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The weird Companies House bank fraud

There was an intriguing report from Sky News yesterday that UK Finance had warned its members that 800 fraudulent forms discharging the liabilities of 190 companies had been submitted to Companies House.

UPDATE: it turns out this article was completely wrong, and the story was actually much weirder, involving a “sovereign citizen” acting in a very bizarre way. We’ll keep the article up because it demonstrates a Companies House vulnerability, albeit one that has hopefully now been closed.

The report doesn’t make at all clear what the fraud was. Often it’s a bad idea to make details of frauds public. In this case we think there’s a public interest in revealing how the fraud works, both so companies can protect themselves against it, and so policymakers can see what the underlying vulnerabilities are, and how they can be fixed.

Our informed guess is that the fraud looked like this:

  • Let’s take a random business – call it Amalgamated Widgets Ltd.
  • Amalgamated Widgets Ltd currently has a £1m loan from MegaBank, secured by a mortgage.
  • The fraudsters submit a fraudulent form MR04 to Companies House, supposedly on behalf of MegaBank, saying that the mortgage has been discharged. This doesn’t need to be a very sophisticated fraud. You could probably sign the form “xxx” and Companies House would accept it. There is an excellent guide to MR04 here, from law firm Stevens & Bolton LLP.
  • The fraudsters then steal Amalgamated Widgets’ identity. Perhaps the fraudsters have hacked Amalgamated Widgets’ email system; perhaps they intercept the post; perhaps they just use social engineering; perhaps all of the above and/or something else. But this is a fairly sophisticated fraud.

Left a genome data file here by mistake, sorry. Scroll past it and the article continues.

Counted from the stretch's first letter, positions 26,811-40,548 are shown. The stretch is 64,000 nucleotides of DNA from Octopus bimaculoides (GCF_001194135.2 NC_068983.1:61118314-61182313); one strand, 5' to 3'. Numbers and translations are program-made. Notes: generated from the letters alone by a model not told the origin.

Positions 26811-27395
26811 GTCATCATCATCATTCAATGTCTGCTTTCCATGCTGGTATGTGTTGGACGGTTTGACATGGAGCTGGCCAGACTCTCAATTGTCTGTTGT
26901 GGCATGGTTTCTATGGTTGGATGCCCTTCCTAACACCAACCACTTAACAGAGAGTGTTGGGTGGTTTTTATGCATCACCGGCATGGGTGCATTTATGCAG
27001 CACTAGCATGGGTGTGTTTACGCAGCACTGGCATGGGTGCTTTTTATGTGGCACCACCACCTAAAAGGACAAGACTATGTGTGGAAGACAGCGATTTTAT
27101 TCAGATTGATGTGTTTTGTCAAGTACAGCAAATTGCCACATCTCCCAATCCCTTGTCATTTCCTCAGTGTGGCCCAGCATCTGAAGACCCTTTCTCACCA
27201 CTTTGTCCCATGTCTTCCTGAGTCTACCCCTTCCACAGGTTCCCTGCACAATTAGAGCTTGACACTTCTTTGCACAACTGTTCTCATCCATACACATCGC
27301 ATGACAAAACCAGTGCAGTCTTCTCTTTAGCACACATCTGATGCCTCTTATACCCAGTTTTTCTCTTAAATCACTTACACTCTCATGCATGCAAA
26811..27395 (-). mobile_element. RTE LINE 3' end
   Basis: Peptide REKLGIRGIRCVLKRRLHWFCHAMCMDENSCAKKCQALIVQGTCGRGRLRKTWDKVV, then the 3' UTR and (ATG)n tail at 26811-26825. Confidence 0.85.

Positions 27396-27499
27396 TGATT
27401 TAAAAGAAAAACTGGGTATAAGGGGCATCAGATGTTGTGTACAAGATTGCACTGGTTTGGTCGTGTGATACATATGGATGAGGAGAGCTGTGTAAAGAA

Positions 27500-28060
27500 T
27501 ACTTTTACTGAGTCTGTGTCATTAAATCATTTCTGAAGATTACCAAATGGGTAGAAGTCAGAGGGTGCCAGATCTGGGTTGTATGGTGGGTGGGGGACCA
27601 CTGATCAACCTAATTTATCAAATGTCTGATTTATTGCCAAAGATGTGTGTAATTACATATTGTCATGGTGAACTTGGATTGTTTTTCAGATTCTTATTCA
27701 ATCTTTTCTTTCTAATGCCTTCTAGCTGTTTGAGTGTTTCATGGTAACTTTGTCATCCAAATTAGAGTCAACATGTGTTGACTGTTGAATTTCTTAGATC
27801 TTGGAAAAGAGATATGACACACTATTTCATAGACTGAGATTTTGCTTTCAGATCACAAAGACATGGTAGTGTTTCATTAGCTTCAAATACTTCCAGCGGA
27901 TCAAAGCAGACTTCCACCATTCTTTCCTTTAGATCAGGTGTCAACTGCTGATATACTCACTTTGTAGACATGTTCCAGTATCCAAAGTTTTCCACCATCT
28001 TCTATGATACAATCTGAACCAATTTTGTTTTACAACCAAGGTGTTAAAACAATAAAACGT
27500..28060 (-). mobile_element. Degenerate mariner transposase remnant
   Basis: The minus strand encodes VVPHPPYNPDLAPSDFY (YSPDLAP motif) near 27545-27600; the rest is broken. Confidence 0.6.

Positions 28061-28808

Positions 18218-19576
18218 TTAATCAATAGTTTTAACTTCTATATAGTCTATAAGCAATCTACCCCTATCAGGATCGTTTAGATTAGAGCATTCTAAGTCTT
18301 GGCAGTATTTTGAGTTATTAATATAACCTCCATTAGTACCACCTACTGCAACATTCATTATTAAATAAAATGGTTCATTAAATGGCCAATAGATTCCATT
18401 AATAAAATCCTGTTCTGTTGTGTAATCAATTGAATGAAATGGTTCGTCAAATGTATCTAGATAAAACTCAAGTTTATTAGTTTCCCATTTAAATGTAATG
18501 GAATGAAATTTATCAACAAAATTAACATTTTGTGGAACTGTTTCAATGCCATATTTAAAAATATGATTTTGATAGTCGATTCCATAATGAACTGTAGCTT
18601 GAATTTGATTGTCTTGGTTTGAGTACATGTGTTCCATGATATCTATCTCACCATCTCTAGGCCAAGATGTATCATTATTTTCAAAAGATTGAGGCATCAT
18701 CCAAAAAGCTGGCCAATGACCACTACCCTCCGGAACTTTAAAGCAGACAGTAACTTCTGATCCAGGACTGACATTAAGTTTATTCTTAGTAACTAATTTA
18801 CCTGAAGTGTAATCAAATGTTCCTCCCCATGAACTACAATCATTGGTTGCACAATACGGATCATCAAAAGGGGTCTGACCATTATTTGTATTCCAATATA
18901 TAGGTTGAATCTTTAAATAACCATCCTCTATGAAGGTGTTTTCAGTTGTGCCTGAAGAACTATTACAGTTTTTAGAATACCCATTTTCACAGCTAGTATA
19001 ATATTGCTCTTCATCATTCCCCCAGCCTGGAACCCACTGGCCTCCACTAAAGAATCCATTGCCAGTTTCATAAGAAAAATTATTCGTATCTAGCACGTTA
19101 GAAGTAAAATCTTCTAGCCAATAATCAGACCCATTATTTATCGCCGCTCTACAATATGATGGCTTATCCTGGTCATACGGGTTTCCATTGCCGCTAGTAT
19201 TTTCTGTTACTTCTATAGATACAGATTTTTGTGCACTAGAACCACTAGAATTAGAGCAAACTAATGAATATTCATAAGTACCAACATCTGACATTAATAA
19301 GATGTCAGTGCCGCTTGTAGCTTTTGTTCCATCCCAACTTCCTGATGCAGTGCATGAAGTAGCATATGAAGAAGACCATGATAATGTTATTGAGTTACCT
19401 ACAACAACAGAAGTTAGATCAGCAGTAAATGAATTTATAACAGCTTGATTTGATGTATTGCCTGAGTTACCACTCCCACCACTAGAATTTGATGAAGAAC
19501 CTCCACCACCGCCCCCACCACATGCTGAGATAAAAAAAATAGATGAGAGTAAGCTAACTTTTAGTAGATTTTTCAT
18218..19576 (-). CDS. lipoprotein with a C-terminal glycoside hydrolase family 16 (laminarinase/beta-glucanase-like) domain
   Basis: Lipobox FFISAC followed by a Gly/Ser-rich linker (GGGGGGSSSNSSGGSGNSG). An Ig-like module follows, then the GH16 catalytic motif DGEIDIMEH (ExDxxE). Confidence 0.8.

• The fraudsters now pretend to be Amalgamated Widgets and apply for a new £1m secured loan from FriendlyBank. FriendlyBank sees the repaid MegaBank loan and thinks it’s perfectly rational that the company would be looking for a new loan to replace it.
  • The fraudsters would probably need to fool a law firm into acting for them (because FriendlyBank would be suspicious if Amalgamated Widgets Ltd didn’t have a law firm acting for it). Or maybe the fraudsters have their own corrupted or fake law firm. Either way, this again requires quite a sophisticated fraud.
  • Once the loan is granted, the fraudsters arrange for FriendlyBank to deposit the £1m loan in an account controlled by the fraudsters. Given that the fraudsters impersonated Amalgamated Widgets to apply for the loan, it’s not going to be too much of a challenge for them to set up an account in its name.
  • The fraudsters then take the money and disappear.
  • FriendlyBank has lost the £1m – its security will be void and it will have to try to track down the cash. Fraud unravels everything – so Amalgamated Widgets probably won’t be liable to FriendlyBank, and MegaBank’s original security will still probably be good.